by Matt Landers, Director of Public Policy & Government Relations
| Jul 20, 2020
Earlier this afternoon two important bills for Seattle’s small businesses passed City Council unanimously. These two bills are counterparts to the JumpStart legislation passed two weeks ago. GSBA has been involved with the authors of both these bills for the last several months and worked hard to ensure that efforts to provide relief to small businesses and nonprofits actually provide significant amounts of the relief that small businesses themselves say they need.
While we are disappointed that funding to small businesses and nonprofits was not always kept at levels we urged, the efforts funded in both these bills will provide real, concrete help as we work through this unprecedented economic crisis. The needs in our city are immediate and significant, and these efforts will help make a difference. In a survey of our Seattle members, 60% supported the City raising new revenue to deal with the COVID-19 crisis and housing crisis. A plurality supported the JumpStart plans specifically.
We want to thank the many hours of work that went into the crafting of these spending plans. In particular, we are deeply appreciative of Councilmember Teresa Mosqueda and her office for the months of outreach and partnership that went into these efforts. Additionally, we thank Councilmember Dan Strauss for his work around the Small Business Stabilization Fund and ensuring that it is available to the businesses who are in the greatest need.
Council Bill 119812
This ordinance is the COVID-19 economic relief plan for the remainder of 2020 and 2021, with money from Seattle’s rainy day fund. $86 million will be appropriated to provide support for small businesses, low-income and low-wage individuals and families, immigrants, and refugees.
This bill adds $14.1 million to the Small Business Stabilization Fund, which will mean $10,000 grants to an additional 1,300 small businesses and nonprofits in Seattle. A separate $3.6 million is set aside specifically to support child care providers, and $300,000 is allocated to support training and technical assistance. An amendment to the bill today changed the eligibility threshold for the Small Business Stabilization Fund, raising business size to 25 FTEs (up from 5 employees), requires an equitable distribution across Seattle neighborhoods, and states that businesses who received funds in the previous round will not be eligible for additional assistance.
Also part of this bill, $36 million will go to immediate housing needs, $18 million to immigrant and refugee support, and $14 million to the Emergency Grocery Voucher program.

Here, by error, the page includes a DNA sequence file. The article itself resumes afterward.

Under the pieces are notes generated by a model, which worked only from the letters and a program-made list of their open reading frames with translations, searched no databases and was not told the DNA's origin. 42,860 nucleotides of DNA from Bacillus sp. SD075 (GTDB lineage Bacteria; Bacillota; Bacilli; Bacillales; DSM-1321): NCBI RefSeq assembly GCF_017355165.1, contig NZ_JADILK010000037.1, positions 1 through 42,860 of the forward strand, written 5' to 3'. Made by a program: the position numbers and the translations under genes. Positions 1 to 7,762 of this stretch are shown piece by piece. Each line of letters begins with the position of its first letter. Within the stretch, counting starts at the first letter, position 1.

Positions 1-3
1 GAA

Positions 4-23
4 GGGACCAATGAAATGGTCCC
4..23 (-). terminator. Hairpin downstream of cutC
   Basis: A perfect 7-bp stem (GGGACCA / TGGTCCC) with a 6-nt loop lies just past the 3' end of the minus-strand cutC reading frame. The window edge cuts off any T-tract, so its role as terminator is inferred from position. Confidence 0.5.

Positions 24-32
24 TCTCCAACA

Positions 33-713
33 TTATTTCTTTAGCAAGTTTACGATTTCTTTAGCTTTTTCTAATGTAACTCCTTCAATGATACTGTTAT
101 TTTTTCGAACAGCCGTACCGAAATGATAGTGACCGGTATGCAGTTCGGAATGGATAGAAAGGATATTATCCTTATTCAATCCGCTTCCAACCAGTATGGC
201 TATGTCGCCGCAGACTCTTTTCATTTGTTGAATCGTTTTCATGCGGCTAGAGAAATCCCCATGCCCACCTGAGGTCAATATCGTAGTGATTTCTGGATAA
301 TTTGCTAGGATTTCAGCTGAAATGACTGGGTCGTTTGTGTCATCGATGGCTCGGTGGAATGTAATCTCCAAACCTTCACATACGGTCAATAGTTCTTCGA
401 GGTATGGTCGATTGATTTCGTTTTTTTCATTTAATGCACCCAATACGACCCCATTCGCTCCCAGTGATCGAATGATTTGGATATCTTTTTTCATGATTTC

This resolution is the document showing the intent of how the money raised in the JumpStart Seattle payroll tax will be spent starting in 2022. The City estimates that the payroll tax will raise approximately $219 million per year, the majority of which will be dedicated to low income housing. Overall, the following funding has been allocated:
|| Housing and Services - 62% (est. $135 million)
|| Equitable Development Initiative - 9% (est. 20 million)
|| Economic Revitalization - 15% (est. 33 million)
|| Green New Deal - 9% (est. $20 million)
GSBA appreciates the additional investment in the Equitable Development Initiative
, which may be used to support community-initiated equitable development projects that advance economic mobility and opportunity, prevent residential, commercial, and cultural displacement, build on local cultural assets, promote transportation mobility and connectivity, develop healthy and safe neighborhoods, and enable equitable access to all neighborhoods.
The economic revitalization package is the part that GSBA has been most closely paying attention to. This funding will support local businesses and tourism to spur the local economic recovery and to provide economic stability for the city’s workforce. This funding is intended to address the economic hardship small business owners and their employees, and nonprofit organizations and their employees, have experienced due to loss of business income, grant funding reductions, increased operational costs, etc., as a result of the COVID-19 emergency. The efforts will focus on marginalized populations.
This resolution sets up a workgroup that will be convened by the Mayor and include representatives from City departments,small businesses, labor representatives, and others to elaborate on these intentions and fine-tune where the funding will be allocated. GSBA fully intends to continue our involvement and advocate for the needs of our small business and nonprofit members in this workgroup in whatever capacity we are able.
What is next?
We know that these bills are not the end of the discussion. The JumpStart working group still needs to be convened to finalize where the economic revitalization money will be allocated. Washington State Representative Nicole Macri appears to be planning a statewide payroll tax that could supercede this Seattle effort (at all stages Seattle City Council has indicated that they would also prefer a statewide solution and the JumpStart bill includes a drawdown clause if the state implements a similar payroll tax). GSBA remains committed to representing the voice and needs of our membership at whatever level of government this discussion is taking place.